The Truth Is Out There
By now, news of the trouble at Le Français (269 S. Milwaukee Rd., Wheeling; 847-541-7470) has appeared everywhere-but does the closing, due to a small electrical fire, really spell the end for the restaurant? The owner, Mike Moran, claims Le Français will reopen. When? “That’s up to the contractors,” he says. “But I imagine it will be a relatively short period of time.” We want to believe him, but other signs are slightly more ominous. When we asked chef Roland Liccioni what happened, he said, “[Moran] told me he was closing because he wasn’t making it.” Liccioni has already had offers for other jobs in Chicago, but plans to wait. “I need to see what it is before I make any decision,” he says. “This is the first time [in my 30-year experience] anyone closed the doors just like that.”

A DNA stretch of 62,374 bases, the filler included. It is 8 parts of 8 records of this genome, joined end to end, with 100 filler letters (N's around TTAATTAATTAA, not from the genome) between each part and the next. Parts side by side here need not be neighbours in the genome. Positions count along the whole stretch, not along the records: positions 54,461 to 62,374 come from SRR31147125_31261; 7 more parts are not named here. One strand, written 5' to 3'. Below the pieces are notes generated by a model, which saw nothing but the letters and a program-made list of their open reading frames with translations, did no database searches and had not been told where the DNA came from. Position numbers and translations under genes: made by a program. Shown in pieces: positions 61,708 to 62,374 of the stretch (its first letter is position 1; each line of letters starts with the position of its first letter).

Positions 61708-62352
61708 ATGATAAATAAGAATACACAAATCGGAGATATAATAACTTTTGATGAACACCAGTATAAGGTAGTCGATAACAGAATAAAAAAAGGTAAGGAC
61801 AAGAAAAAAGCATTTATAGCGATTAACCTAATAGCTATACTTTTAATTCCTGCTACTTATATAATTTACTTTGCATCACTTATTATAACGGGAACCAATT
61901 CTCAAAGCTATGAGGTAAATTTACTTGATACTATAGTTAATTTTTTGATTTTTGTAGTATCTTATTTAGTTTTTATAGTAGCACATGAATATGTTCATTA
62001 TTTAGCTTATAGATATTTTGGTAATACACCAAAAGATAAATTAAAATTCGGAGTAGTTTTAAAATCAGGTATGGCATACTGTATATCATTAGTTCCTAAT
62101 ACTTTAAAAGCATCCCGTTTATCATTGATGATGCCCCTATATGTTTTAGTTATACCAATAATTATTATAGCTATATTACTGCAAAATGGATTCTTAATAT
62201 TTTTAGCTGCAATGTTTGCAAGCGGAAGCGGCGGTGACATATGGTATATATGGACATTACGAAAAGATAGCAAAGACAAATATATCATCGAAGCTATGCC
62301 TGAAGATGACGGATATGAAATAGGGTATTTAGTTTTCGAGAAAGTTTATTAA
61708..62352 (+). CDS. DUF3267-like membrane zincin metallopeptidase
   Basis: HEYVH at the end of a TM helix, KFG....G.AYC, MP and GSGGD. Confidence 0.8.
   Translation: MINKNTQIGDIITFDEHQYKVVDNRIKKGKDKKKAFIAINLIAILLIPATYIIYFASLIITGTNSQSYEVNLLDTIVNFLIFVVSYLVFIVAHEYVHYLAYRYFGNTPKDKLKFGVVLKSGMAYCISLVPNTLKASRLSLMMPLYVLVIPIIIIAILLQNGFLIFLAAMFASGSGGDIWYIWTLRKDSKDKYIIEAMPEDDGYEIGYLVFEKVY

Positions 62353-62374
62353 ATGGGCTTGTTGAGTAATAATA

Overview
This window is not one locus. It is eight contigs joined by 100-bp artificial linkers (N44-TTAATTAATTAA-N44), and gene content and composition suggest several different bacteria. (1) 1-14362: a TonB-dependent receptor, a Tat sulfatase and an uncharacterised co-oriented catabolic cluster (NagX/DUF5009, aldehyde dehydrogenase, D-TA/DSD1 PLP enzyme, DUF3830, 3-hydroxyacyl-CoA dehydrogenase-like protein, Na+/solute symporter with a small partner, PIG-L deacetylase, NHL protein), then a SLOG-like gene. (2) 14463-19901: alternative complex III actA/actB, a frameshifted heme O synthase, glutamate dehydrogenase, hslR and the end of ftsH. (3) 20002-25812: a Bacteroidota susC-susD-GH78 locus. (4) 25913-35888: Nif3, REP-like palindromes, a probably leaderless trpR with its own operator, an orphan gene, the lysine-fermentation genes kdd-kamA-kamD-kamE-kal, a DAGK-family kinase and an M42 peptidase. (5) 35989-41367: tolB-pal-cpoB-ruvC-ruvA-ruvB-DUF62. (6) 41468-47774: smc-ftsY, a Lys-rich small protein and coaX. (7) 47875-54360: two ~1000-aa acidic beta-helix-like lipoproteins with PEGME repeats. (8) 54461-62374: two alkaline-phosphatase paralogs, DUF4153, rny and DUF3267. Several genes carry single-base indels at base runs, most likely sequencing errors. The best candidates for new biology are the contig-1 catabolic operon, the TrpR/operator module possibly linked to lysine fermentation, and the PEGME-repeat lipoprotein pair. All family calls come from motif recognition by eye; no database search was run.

A Conversation with Chris Jones, 26, exec chef of Moto’s upcoming mirror-image comfort-food restaurant, Otom (pronounced “autumn”; 951 W. Fulton Mkt.; 312-491-5804), opening July 11th two doors down from Moto

D: Where are you from?
CJ: Fort Lauderdale. Been in Chicago since high school. Grayslake. I’ve been at Moto a little bit over a year and a half.

D: What is your background?
CJ: I never went to a culinary school. I started as a dishwasher at Max & Erma’s in Gurnee in high school, and I was lucky enough to meet a gentleman who introduced me to a chef at Le Français, Don Yamauchi. I worked at Le Français almost two years, then followed Yamauchi and Eric Aubriot to Fuse as a sous-chef.

D: How did Otom come about?
CJ: I was finishing my front-of-house stint at Moto, about six months ago, and Homaro [Cantu, Moto’s chef] says he has this project for me. “I would like you to be the exec chef of this [new] restaurant.” I was stunned.

D: Is Cantu going to oversee Otom?
CJ: This is my menu, my kitchen. Homaro is always there to help me out.

D: What dish are you most excited about?
CJ: I like to have fun with food. For example, if you were to have macaroni and cheese, I like to take that and combine it with lasagne to create a macaroni and cheese lasagne.

D: Sounds heavy.